long-term problems of resources and institutional support, but it is a good beginning that provides a structure within which a solution may be reached.

SCIENCE AND ENGINEERING SUPPORTING THE MISSION

The national security laboratories maintain S&E research in diverse areas that are broadly related to their mission areas. Some of this S&E, such as plutonium science, is unique to their core mission of nuclear weapons, and it must be supported in these laboratories in order for them to do their mission. The laboratories also conduct research in areas that, while related to their core mission, are not unique to the core. An example is astrophysics, which is directly applicable to some fundamental parts of nuclear weapon explosion codes, but where research is also done in universities. The principal reason given by the laboratories for conducting research in these areas is that it allows them to attract high quality people who then contribute to the programmatic mission areas during their careers in the laboratory.

The quality of the research conducted in the laboratories is clearly an important part of being able to attract good people. Each laboratory maintains post-doctoral research programs that are popular and highly competitive. The laboratories cite their post-doctoral programs as one of the most important sources of permanent S&E staff.

The staff recruited into the laboratories because of the S&E research programs have contributed significantly to the core mission. Laboratory leaders told the study committee that essentially all the people recruited into basic research activities have spent time working on core mission projects. Many transfer to full time participation in the applied programs. Others stay in the research organization and spend part of their time contributing to applied programs.

An example of the latter can be found in the Hydrodynamics Group in the Theoretical Physics Division at LANL. This is primarily a basic research group, but over many years a former group leader and other staff members have made significant contributions to the hydrodynamics portions of the nuclear weapons codes.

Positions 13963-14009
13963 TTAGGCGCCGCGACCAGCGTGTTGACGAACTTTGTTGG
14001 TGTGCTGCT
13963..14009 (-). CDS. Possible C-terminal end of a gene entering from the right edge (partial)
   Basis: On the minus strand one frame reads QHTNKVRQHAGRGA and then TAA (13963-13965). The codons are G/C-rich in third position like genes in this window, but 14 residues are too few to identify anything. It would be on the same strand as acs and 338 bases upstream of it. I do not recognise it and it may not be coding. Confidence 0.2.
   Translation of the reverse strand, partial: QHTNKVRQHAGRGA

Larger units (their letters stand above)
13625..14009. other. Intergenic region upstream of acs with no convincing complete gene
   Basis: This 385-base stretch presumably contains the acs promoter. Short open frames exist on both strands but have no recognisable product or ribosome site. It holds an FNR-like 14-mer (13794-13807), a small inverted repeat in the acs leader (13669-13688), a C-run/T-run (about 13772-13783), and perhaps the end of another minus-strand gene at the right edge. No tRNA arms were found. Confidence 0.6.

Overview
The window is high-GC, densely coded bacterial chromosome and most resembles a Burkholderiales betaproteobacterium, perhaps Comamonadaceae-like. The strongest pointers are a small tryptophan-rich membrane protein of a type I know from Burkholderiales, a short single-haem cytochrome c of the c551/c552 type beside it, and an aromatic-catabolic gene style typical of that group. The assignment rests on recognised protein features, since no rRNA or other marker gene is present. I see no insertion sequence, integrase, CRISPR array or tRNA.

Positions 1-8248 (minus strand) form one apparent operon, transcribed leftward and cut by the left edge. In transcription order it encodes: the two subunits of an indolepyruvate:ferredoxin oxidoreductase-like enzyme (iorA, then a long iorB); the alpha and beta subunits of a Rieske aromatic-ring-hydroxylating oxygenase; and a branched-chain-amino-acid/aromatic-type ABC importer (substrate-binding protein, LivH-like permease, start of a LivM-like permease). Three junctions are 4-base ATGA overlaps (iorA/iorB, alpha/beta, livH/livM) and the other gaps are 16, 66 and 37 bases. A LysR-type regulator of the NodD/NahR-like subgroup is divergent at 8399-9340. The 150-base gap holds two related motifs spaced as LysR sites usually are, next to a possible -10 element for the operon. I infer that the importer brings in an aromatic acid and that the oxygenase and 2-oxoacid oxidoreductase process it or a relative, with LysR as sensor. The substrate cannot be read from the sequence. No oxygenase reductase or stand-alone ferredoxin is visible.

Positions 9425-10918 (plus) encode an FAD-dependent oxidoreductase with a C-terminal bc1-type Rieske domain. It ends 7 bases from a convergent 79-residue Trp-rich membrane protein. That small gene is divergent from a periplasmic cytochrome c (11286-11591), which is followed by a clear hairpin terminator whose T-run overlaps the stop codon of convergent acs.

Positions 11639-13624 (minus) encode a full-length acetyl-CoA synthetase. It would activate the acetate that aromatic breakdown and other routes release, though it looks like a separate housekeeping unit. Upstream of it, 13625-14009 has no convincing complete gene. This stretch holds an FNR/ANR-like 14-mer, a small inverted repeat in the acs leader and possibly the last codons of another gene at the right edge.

There are many examples in each laboratory of staff who were recruited to the laboratory to work in fundamental (basic) research activities, and who have subsequently moved into the core applied programs. In addition, some of these people have taken on major leadership roles in the nuclear weapons program. Specific data on career paths are not available. However, the following examples were provided by senior laboratory management:

•   LLNL cites transfers from inertial fusion research into nuclear weapon design, and in at least one case a person has taken on a major leadership responsibility in the weapons program. Other transfers are from chemistry research into the design of insensitive explosives for weapons, and from basic materials research into plutonium metallurgy.

•   LANL cites transfers of people from basic materials research into plutonium science, and points out that one of those people served as the director of the laboratory. Notable among the other transfers are people recruited to do research in theoretical astrophysics moving into nuclear weapon design, one of whom is currently a laboratory research fellow.

•   Finally, SNL cites transfers from a number of basic research areas. One such transfer is from research and code development in radiation hydrodynamics in to the nuclear weapons program. This individual became vice president and chief engineer. Another started work in chemical kinetics and multiphase fluid dynamics and moved into the weapons program and held several leadership positions including deputy chief engineer.



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